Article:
On May 20, the Governors Highway Safety Association (GHSA) released the preliminary pedestrian fatality data for 2020.
Here’s what stands out in the initial report.
- GHSA is projecting 6,721 pedestrian deaths in 2020, compared to 6,412 fatalities in 2019. That’s a nearly 5% increase.
- The increase in the fatality rate isn’t just significant: it is the biggest annual jump ever recorded by the organization.
- Pedestrians accounted for 17% of all traffic deaths in 2019, compared to 13% in 2010.
- Black, Indigenous, and People of Color are a larger proportion of pedestrian fatalities, compared to their respective populations.
While the full GHSA report uses data from 2010 on to demonstrate traffic violence trends, the preliminary 2020 data stands out because of the pandemic conditions. As you might expect, fewer people were driving for work or leisure last year.
For statistical analysis, researchers look at vehicle miles traveled (VMT). This number is the total annual miles of vehicle travel, divided by the total population of the area.
In 2020, there was a 13.2% decrease in VMT overall. Yet, the pedestrian fatality increased by 21% over 2019. That means while there were fewer vehicles on the road, people on foot were more likely to be killed by them.
Pedestrian fatality trend in Washington
The GHSA reports 47 pedestrian fatalities in Washington from January – June 2020.
The Washington State Department of Transportation data shows 104 fatalities for all of 2020.
Pedestrians Fatalities: 104
Suspected Serious Injuries: 307
Suspected Minor Injuries: 658
Possible Injuries: 487
No Apparent Injuries: 77
Total Pedestrians: 1,633
That’s actually slightly higher than GHSA preliminary numbers—which are already up 7% over 2019.
What’s even more troublesome to us are the locations and patterns of these crashes. Anecdotally, our office has seen a big uptick in the number of people hit by a car in a parking lot.
Here’s the WSDOT map of all the pedestrian collisions in Washington last year. The red markers designate fatalities.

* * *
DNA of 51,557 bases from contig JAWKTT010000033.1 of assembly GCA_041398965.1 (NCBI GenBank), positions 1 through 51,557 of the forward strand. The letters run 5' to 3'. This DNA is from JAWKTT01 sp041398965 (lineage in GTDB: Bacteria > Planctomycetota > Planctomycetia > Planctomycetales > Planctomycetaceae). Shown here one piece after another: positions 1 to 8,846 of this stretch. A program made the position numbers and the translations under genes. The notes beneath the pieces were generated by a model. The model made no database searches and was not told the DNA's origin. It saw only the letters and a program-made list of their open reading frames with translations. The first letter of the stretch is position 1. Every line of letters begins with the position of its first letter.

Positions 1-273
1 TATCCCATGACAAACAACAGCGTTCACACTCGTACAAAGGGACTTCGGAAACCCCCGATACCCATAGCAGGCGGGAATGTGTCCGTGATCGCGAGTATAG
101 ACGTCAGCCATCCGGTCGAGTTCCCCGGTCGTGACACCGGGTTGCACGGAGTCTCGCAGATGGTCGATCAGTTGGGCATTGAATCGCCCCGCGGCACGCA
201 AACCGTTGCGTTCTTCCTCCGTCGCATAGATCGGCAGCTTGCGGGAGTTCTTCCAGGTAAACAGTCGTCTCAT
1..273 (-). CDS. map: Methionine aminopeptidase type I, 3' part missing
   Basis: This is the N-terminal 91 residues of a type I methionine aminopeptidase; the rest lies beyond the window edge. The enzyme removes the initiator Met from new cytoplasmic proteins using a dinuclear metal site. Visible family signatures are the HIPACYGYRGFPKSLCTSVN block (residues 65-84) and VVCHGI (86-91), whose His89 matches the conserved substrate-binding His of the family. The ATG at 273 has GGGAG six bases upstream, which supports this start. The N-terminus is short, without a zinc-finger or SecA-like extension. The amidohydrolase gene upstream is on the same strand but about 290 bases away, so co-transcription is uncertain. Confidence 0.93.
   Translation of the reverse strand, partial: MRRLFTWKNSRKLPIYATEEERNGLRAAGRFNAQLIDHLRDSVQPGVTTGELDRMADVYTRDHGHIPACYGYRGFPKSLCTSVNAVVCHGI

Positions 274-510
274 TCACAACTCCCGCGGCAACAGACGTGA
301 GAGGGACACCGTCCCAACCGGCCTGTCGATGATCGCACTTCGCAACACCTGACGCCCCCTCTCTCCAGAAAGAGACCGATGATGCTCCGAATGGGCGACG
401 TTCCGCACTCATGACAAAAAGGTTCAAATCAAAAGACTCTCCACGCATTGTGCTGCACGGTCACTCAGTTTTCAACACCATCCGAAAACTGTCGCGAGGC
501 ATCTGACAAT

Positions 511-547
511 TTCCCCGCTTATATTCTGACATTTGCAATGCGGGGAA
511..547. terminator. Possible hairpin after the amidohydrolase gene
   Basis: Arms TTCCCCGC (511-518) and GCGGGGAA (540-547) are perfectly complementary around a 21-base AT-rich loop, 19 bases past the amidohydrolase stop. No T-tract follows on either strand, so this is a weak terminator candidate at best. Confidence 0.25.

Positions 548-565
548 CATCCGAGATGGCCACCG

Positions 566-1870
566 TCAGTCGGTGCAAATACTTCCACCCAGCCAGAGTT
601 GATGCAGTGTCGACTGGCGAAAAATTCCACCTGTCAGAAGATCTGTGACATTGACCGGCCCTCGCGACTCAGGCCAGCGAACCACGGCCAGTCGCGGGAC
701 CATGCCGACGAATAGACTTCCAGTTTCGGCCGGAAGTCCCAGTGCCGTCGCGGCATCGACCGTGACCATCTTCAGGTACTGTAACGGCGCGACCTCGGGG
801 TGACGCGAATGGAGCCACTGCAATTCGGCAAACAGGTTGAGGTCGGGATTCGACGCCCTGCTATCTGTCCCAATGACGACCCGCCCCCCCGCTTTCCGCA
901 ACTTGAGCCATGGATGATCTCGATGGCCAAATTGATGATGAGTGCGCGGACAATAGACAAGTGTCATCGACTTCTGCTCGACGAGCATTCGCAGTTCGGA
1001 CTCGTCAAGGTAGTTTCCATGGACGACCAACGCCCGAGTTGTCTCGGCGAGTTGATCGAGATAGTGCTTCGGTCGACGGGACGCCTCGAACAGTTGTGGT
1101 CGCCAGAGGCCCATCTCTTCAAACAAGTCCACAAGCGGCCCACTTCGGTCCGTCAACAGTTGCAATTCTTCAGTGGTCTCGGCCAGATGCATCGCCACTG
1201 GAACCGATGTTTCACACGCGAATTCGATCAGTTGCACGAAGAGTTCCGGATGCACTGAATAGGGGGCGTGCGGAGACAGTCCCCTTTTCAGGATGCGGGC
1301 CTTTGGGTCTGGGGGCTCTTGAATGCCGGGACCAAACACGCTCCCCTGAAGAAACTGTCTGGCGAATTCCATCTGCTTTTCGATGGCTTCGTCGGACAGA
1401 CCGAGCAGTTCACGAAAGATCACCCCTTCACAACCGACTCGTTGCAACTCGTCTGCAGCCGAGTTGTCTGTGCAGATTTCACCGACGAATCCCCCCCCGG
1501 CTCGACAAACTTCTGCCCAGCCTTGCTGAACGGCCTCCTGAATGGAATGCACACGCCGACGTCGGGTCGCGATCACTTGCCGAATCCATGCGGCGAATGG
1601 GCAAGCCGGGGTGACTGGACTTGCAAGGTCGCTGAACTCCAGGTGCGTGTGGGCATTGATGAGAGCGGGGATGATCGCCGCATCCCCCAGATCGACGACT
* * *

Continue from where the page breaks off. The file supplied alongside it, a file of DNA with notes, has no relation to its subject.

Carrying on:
And here’s the same map, zoomed in to the Seattle metro area.
Aside from the fatality markers, there are two things worth noticing about these maps.
First, look at the clusters of crash markers along State Route 99. This road includes Pacific Highway, East Marginal Way and Aurora Avenue in Seattle, and goes up to Evergreen Way in Everett. If you have ever walked or driven on these sections of SR 99, this image is likely not surprising.
Second, if you look at the map keys (and the statistics above), you will see that 77 of these collisions were coded with “No apparent injury.” Another 487 were coded as “Possible injury.”
These designations are both concerning and suspicious, because the people making the assessments are officers of the law—not paramedics or medical professionals. And, it is unusual for a human body to have “no injury” after being struck by a 3,000-lb moving vehicle.
In addition to the fatalities, 1500 people got hit by a car or truck in Washington last year. They didn’t die, but no one walks away from that unscathed.
Causes of the dangerous death trend
Attributing crash factors nationwide is a complicated, because some of the information is subjective. For example, Arizona officers might not look at “distracted driving” as a fatal crash factor the same way as Washington State Patrol officers.
But most of us are familiar with the usual suspects of traffic violence.
The likely culprits are dangerous driving like speeding, drunk and drugged driving, and distraction, which were rampant on U.S. roads during the COVID-19 pandemic,
combined with infrastructure issues that have prioritized the movement of motor vehicles over walking and bicycling for many years.
While it is important to talk about how our behavior as drivers can harm people, we have long focused on individual actions over systemic changes. For example, how our streets and roads are designed to prioritize vehicle speed over pedestrian safety. Seattle speed limit changes for safer streets.
The 2020 traffic fatalities report isn’t final yet, but the trends are very alarming. The sooner we identify and solve these issues, the safer we will all be.